Welcome to a wonderful journey. There's so much to be said in response to your post that this discussion will probably go on for an enjoyable while and probably consist of several threads. There's always more than one way to skin the cat and by starting now, I think Christmas will be an easy target.
Using "found wood" has its ups and downs. I have, more than once, spent much more in time and supplies, wear and tear, etc. by trying to make "free" material into what I am after. This is fine for me as I am primarily a hobbyist. Given your tools I would recommend going to the local lumber yard and ponying up the dough for the properly milled and dried material you want. Just decide where you want to spend your money because you will spend it.
You mention a planer as if it will flatten material and this is a common misconception. Planers make surfaces like the reference surface used, jointers make surfaces flat. A motorized hand planer is great for fitting a door on your house but, has little value in the jewelry box department. Sometimes a local cabinet shop will mill material for a fee. There is little that is so frustrating as trying to make a delicate little box with material that is out of square.
I'll go ahead and mention hand tools since someone undoubtedly will. A good jointer, smoother or other bench plane can help with flattening if you practice a bit. I'm a hybrid woodworker and while I have a till of hand tools, I generally rough mill my material on machines using the typical face joint, opposite face plane, edge joint, rip to width and crosscut to length method.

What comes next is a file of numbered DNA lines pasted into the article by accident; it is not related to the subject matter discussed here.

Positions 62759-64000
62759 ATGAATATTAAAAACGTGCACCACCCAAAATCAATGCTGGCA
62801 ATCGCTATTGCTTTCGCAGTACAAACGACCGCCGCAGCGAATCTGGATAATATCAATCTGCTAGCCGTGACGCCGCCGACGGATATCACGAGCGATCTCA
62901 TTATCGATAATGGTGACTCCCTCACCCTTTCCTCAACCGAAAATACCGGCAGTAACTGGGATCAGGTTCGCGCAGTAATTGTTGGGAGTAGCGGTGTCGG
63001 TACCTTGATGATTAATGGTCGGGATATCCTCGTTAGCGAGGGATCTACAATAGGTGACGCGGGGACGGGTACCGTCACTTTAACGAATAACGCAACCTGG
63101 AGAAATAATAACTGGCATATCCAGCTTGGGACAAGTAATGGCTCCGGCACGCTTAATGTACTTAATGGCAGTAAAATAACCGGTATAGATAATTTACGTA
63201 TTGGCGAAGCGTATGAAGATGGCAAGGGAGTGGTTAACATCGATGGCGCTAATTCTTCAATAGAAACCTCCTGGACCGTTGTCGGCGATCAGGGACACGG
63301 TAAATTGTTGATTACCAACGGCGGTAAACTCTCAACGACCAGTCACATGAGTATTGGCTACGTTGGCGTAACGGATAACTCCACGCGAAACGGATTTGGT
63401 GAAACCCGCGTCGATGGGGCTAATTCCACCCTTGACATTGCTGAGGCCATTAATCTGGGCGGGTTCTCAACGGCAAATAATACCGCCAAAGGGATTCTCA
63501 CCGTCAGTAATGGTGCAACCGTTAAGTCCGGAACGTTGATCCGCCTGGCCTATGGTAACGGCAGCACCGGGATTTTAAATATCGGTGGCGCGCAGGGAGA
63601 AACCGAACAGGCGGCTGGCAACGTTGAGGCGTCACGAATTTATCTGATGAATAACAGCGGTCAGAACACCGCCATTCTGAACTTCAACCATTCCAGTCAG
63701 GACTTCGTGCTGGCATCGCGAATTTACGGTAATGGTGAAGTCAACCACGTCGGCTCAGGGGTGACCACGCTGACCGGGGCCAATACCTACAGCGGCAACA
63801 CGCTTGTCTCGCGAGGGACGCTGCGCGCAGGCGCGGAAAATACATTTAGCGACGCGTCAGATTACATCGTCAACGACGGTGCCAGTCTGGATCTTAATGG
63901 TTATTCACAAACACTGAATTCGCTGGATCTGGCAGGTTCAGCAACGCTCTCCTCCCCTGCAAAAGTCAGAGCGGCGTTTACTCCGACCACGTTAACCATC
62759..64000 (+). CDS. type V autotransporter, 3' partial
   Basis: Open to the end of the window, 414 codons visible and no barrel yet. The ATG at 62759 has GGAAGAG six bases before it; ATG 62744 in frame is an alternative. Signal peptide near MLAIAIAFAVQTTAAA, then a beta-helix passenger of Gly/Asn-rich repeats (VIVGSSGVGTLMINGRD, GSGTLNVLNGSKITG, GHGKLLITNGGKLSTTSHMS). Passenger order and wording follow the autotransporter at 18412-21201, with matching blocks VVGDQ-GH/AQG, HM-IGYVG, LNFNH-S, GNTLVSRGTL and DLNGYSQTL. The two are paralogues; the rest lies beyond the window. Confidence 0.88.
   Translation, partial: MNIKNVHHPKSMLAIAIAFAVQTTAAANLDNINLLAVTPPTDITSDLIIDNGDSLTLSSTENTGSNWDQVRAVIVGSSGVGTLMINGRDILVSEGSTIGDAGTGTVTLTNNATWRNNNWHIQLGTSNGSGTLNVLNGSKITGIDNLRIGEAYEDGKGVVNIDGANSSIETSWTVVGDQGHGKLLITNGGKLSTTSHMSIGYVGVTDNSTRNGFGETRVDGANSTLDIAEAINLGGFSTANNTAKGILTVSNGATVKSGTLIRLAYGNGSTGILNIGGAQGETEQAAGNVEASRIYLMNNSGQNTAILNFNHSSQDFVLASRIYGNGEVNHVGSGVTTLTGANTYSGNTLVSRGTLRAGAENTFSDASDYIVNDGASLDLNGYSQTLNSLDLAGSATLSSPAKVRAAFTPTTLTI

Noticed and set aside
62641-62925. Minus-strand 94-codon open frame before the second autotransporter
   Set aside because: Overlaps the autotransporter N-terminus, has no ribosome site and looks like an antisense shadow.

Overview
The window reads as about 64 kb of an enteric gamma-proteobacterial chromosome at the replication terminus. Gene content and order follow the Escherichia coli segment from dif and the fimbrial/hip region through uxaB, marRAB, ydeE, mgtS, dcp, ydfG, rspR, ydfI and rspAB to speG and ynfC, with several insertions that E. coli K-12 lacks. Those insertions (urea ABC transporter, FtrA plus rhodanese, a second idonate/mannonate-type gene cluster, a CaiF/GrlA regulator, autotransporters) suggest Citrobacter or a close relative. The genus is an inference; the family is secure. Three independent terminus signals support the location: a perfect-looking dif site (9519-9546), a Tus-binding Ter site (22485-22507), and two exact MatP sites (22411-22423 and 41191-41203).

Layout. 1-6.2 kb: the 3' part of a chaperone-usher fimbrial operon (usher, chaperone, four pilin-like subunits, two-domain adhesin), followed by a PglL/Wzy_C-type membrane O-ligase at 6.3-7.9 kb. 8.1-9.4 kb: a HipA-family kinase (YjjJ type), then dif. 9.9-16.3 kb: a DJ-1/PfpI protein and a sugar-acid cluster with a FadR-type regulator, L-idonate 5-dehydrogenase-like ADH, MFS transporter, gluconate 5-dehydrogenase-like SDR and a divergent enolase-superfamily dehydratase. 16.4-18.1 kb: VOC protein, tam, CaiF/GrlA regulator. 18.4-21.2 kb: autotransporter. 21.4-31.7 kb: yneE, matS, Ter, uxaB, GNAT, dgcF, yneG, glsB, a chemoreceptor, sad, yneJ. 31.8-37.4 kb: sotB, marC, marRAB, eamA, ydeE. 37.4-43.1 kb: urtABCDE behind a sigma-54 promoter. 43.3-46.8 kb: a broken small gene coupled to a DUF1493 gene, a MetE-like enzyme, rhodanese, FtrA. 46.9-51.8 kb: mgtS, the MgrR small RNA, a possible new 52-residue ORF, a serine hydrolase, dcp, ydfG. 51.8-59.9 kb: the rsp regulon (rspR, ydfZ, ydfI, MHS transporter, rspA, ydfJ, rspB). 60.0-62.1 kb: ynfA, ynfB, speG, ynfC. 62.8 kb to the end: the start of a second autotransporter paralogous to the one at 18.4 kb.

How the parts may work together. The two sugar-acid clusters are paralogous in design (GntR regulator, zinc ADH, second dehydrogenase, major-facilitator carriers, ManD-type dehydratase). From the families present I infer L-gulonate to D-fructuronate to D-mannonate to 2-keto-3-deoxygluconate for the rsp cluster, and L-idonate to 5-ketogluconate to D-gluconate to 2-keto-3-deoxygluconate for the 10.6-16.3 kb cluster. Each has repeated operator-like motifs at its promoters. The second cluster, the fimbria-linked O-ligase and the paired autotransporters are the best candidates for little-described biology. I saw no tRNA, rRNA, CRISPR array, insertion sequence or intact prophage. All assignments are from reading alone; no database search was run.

Back to materiel and striving for success; my local yard has a shorts bin that often has some interesting material in it suitable for smaller projects. The board-foot price is still the same but, I don't have to buy a 12 foot board to get what I am after. The smaller the project, the more forgiving the irregularities of the material. That is, a bow of 1/8" over 48" is not so problematic once I have cut an 8" length of this material off to make a part. This goes to your question of how to cut a 45* angle on a 6 foot board . . . the answer there is arguably a slider . . . seriously though, reduce your parts to rough, over-sized pieces before you start cutting things to finished size.
I'll let someone else chime in with more and once again, welcome aboard.
Last edited by glenn bradley; 06-20-2015 at 03:35 PM.
Any sufficiently advanced technology is indistinguishable from magic.
- Arthur C. Clarke